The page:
Woodville celebrated Martin Luther King, Jr. day Monday with the annual parade and program in Kirby Gym. Sergio Ramos, a long time Woodville educator, addressed the crowd, talking about equality and his own experience as a Naturalized Citizen of the United States. The text of his speech is reproduced below.
A Tribute To All People On This Martin Luther King Day
by Sergio Ramos
Let me begin my remarks today by thanking for inviting me to be part of this celebration of interracial and intercultural cooperation and sharing, Ms. Mayme Brown. Ms. Mayme Brown is a great woman of vision who has contributed so much and given of herself to our schools, churches and community through all her activities in Woodville and Tyler County.
She has asked several of us to share with you today the contributions that each person's National background represented on this panel have contributed to our local community, and so, we give tribute to all people and races gather here today.
On this day, we celebrate the life and legacy of a man who brought hope and healing through his teachings of peace and non-violence, of courage and compassion. As I reflect on my own personal life and how I came to Woodville, Texas, I remember Dr. King's words as he said "the ultimate measure of a man is not seen in times of comfort but,in times of challenge and controversy."
I've been involved in Education all my life. I started my teaching career in 1966 as a young Graduate
Assistant working on my Master's Degree at Stephen F. Austin State College (now a University).
Then, in August of 1967, I had the privilege and honor of being given a teaching contract by Mr. B.H. McGuire. This was right before we had "forced integration"and...my days of challenge and controversy began. I remember when I got to Woodville we had two schools, Kirby H.S. (the white school) and Scott H.S. (the black school). As a young professional teacher, I must tell you, I felt some discomfort because I was lonely (not alone), I could feel the "challenge and controversy" in our community.
I had my first African American students back then...Our Superintendent and School Board actually made fairly easy for our two schools to integrate and merge into one school...right here in Woodville,Texas we got along fine. When the 2 schools finally merged into one...the name of the school was changed and became Woodville High School. I remember we had the best of the best in our integrated faculty and student body. I have so many fond memories and I could talk for hours about those early days (but, I have only 10 minutes!).
I came from Mexico...went to college in Marshall and Nacogdoches,Texas. I came with a student visa and a passport...So when I started teaching here in Woodville, I was not a "citizen of the U.S." I had all the pre-requisites: passport, visa, work permit, etc. These things gave me the opportunity to work, to continue my studies, to worship and to contribute in every community activity...but, I could not "vote". So in April 30,1970 I fulfilled my dream of becoming a "Naturalized Citizen of the United States of America". I have voted in every election since then, local, state and federal. It is an awesome privilege and responsibility.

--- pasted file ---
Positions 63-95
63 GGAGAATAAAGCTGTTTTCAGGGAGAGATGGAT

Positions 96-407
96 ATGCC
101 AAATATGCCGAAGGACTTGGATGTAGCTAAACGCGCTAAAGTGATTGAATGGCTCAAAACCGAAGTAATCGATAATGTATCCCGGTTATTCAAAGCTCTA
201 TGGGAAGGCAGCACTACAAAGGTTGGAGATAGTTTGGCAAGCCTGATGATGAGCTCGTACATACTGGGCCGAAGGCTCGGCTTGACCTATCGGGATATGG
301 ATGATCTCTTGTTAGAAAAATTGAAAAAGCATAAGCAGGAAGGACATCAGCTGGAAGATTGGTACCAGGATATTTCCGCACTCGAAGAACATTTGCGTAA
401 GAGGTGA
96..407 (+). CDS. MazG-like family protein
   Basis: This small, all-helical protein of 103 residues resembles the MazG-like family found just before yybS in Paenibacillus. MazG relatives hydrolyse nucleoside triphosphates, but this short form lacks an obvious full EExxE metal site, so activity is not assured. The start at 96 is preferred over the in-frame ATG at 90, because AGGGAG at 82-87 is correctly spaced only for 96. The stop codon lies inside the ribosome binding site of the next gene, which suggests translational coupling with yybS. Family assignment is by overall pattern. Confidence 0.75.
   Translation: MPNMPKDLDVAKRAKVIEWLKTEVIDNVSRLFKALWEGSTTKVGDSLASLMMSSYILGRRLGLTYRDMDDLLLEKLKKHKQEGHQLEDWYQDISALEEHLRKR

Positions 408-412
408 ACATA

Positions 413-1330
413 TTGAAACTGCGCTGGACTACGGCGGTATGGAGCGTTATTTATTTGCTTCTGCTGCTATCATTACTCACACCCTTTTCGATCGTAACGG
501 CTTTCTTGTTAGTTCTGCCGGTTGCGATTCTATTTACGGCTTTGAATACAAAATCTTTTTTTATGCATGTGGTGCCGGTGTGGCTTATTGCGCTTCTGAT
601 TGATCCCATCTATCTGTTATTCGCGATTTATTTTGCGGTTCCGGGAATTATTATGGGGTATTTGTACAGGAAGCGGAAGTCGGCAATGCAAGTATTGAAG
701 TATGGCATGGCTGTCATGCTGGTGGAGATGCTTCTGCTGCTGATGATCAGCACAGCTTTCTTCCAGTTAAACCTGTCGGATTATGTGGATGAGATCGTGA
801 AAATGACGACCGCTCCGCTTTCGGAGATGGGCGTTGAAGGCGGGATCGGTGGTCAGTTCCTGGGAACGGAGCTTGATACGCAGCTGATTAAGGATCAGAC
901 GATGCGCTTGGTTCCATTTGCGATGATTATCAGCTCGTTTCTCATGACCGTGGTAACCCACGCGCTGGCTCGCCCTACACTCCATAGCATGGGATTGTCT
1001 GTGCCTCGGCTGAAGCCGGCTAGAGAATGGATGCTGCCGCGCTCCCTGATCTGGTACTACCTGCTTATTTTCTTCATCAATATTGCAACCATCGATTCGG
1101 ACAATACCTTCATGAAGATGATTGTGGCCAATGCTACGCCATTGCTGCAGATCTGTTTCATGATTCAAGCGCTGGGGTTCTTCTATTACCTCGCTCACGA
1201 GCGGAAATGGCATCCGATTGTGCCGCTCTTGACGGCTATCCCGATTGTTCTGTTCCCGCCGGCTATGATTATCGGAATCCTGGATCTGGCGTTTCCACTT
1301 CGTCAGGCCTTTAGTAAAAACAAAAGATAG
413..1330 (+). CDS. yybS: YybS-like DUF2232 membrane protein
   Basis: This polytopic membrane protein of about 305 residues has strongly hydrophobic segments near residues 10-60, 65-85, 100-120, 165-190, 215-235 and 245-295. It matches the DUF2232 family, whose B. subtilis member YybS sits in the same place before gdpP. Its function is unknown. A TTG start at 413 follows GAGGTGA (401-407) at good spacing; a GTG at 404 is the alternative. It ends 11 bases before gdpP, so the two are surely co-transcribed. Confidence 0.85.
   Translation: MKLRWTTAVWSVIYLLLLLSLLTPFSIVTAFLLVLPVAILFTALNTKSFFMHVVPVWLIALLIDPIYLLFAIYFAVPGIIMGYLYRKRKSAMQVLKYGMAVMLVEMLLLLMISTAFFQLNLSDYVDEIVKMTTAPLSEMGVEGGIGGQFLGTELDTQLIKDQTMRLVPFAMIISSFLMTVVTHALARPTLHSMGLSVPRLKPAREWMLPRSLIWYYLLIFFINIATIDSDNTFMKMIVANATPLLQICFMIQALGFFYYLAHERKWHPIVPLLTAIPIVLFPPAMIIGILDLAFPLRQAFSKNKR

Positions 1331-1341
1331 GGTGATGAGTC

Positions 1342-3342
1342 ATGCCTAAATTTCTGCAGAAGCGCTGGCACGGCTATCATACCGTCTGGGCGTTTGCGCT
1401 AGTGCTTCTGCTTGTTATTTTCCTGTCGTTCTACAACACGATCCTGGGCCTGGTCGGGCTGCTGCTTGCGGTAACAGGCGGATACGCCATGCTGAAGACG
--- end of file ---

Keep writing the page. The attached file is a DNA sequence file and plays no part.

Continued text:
I became a citizen of the U.S.A. right before Congress authorized President Lyndon Johnson in 1968 to proclaim the National Hispanic Week. Then, 20 years later, in 1988, this week was extended to a whole month. September in now,the National Hispanic Month.
Many Americans believe that Hispanics have made a contribution to the U.S. only in recent years...especially with so much emphasis on illegal immigration. However, Hispanic settlers have greatly influenced our U.S. culture and history since the beginning of the U.S.A. for years.
The term "Hispanic" does not refer to a nationality or country, but rather it combines many ethnic roots. More than 400 years ago, millions of people have come to the U.S. from the Caribbean regions, Central and South America, Cuba,the Dominican Republic, Mexico and Spain. The cultural heritage of Hispanic bloodlines include Aztecs, Spaniards, Mexicans and many more than 20 nations.
Cesar Chavez, a great Mexican-American activist in Migrant Education and Migrant work said, and I quote: "We need to help students and parents cherish the ethnic and cultural diversity that nourishes and strengthens this community—and this nation." This has been a dream of mine...and I agree with Cesar Chavez as well as what I said before about Dr. Martin Luther King.
Let me finish my remarks by restating the date of my U.S. Citizenship: April 30, 1970. On that day I took the Oath of Allegiance to the Constitution of the United States of America. This great step in my life brought many rights and privileges, but along with these rights came many responsibilities and duties. One of these duties is to protect, defend and respect the flag of the United States. The initials of the United States are U.S. - that spells "US". One of the great opportunities in our lives is that we can stand for what we believe in. We can stand for our homes, our families, our school, our churches, our God, and for our ideals, and for everything we believe in. We can stand for AMERICA and human freedom.
Now, I encourage and challenge you to be proud, to defend, to protect and to respect our flag.